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Features

  • If you have family pictures, but have never taken the time to identify them for future generations, you are doing the people in the photos, as well as their kin, a terrible injustice. Pictures without identifications are many times lost forever, erasing solid evidence that a family ever existed.

    Here’s a suggestion that will pay dividends to your children, grandchildren and generations to come.

  • Chili does not really sound like a summer dish, unless it’s one of those nights when you just want to pretend it is winter and crank the air conditioning. This summer, though, I found a chili that I consider to be perfect for summer, in part because it can be made with fresh ingredients.

  • Many of Spencer County’s newer residents may not be fully aware of the county’s rich and interesting history. Here’s a review of some of the county’s highlight events of the past and people who made those events memorable.

  • Of the hundreds of pictures in historian Tom Watson’s possession, several are special because of their rarity, while others are just nice likenesses that deserve to be preserved.

    Research has produced some interesting photos that have been  published in this column for the first time anywhere.

    What is offered this week are pictures this scribe just personally likes and they include some of the first-publication types.

  • Pioneers who settled along streams of water like the Salt River and Brashears Creek often decided to build a mill. The mill was a common enterprise and attracted settlers who could not build their own facility for making flour and grinding grain.

  • An 1882 atlas that pin-points cemetery, residential and business locations in Nelson and Spencer counties shows a historic burying ground on the “E.T. Holloway” farm.

  • Cemeteries don’t vanish, but when the headstones and footstones are thrown into a hollow or otherwise crushed by man or beast, evidence of their existence becomes rare.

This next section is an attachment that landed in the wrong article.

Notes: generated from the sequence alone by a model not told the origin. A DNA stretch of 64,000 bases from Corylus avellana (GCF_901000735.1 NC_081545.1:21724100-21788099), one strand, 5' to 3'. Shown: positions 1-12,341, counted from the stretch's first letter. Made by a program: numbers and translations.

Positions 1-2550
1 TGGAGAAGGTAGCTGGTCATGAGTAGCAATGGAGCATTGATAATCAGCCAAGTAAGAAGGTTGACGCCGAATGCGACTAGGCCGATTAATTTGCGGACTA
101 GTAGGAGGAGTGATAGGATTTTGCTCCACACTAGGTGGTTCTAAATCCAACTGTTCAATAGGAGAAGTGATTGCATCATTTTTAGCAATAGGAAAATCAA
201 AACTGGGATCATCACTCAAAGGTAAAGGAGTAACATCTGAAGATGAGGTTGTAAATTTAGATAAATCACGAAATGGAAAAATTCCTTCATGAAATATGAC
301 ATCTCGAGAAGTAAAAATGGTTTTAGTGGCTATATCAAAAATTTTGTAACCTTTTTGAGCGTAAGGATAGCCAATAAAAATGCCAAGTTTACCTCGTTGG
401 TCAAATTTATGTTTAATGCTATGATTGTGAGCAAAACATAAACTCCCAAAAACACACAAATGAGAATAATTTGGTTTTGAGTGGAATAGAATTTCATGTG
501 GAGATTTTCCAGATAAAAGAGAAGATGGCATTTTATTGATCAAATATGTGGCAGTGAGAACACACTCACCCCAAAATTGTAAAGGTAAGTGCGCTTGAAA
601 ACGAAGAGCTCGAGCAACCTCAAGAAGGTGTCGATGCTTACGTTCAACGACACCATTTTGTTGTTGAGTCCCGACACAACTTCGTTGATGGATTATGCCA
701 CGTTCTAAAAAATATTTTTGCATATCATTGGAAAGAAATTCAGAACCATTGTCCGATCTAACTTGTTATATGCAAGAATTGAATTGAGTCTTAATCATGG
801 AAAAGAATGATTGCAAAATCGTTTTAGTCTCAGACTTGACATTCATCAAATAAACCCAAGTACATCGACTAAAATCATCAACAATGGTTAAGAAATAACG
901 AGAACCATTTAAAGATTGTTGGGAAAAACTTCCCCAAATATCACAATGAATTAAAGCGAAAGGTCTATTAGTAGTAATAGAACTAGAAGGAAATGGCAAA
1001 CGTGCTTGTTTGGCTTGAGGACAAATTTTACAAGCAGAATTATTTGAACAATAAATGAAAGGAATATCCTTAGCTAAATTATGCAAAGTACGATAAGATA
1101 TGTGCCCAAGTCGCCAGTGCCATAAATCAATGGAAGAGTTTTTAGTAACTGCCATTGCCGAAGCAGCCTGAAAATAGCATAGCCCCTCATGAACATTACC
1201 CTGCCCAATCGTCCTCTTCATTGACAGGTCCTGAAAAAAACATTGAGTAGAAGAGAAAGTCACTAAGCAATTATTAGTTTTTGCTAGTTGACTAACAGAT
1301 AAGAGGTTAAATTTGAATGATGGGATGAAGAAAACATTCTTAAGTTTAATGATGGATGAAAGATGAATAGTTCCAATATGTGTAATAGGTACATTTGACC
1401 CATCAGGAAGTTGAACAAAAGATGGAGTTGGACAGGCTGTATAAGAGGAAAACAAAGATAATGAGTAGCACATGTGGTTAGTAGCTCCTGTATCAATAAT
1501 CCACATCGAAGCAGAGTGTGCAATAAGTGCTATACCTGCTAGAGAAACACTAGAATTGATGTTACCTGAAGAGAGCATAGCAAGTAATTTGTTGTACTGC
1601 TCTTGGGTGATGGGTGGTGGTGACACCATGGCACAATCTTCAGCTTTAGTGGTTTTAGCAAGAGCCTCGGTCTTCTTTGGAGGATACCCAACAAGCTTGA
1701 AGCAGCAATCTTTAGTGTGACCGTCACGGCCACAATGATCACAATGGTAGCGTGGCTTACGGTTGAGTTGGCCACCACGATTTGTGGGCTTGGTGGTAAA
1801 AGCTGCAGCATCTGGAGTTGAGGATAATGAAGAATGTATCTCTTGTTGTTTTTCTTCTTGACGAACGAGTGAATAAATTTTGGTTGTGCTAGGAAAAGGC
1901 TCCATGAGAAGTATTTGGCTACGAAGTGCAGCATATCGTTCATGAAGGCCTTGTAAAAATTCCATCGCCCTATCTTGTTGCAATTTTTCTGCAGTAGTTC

• The Waterford area of Spencer County has been populated for many years, dating back to the Mississippian native Americans who found life along the Salt River particularly good. There were animals to hunt through the use of spears and later the bow and arrow as hunting methods advanced into the woodland period.

  • During the Civil War, Taylorsville native Jack Allen fought for the South and rose in rank to colonel.

  • With the Spencer County Fair opening July 15, it seems a glance back at some classic photos of the fair decades ago is appropriate.

  • One local reader submitted these old receipts for subscriptions to The Spencer Courier and to The Spencer Magnet. The Spencer Courier receipt, pictured above, dates back 100 years.

  • In 1983, this scribe wrote a series of columns on one of the men of Confederate guerrilla leader William Clarke Quantrill and his infatuation with a young Spencer County girl.

  • The late Emma Wilson Brown said that old John Purdy could be heard before he was seen on the streets of Bloomfield, tapping his cane and bellowing with his strong voice.
    It wasn’t unusual for him to stop on a corner and let loose with a rebel yell.

  • The Beard family and related lines have been around Spencer and Nelson counties for a mighty long time. In The Terre Haute (Indiana) Morning Star, Oct. 17, 1904, there appeared a tribute to John L. Beard, 80, and his wife Judith Frances Wells, 75, who had been married for 56 years.
    In a copy of the newspaper appears a picture of the couple, but because of the age of the paper, the photograph is not very sharp. The couple lived in Vigo County, Ind.

  • It is said that people who seem obsessed with history live with their minds in the past. I am happy to report that I have just a passing interest in the subject and really don’t care how old everything is, who lived where and when and if their great grandparents had a pet chimp. But I wonder what the chimp’s name was?
    My uncle Gilbert had a parrot that cursed, but that’s another story.

  • Editor’s note: The following is a continuation of Tom Watson’s column last week, which looks at Spencer County family names and the history associated with them.

  • It’s not easy to find biographical sketches about Spencer County people and that’s why Perrin’s collection is so valuable. Here’s a look at some Spencer County families from “Kentucky: A History of the State.” Perrin, Battle & Kniffin, 6th ed.,1887, Spencer Co. References to the current time are to 1887.
    M.C. ALLOWAY was born in Nelson County Feb. 23, 1837, the second of a family of nine children born to Joel and Elizabeth (Grigsby) Alloway.

  • (–Based on the work of Byron Marshall of Minneapolis–)
    There is an unusual case of doctrinal interpretation regarding the marriage of a member of the Van Buren Church of Christ to her stepson.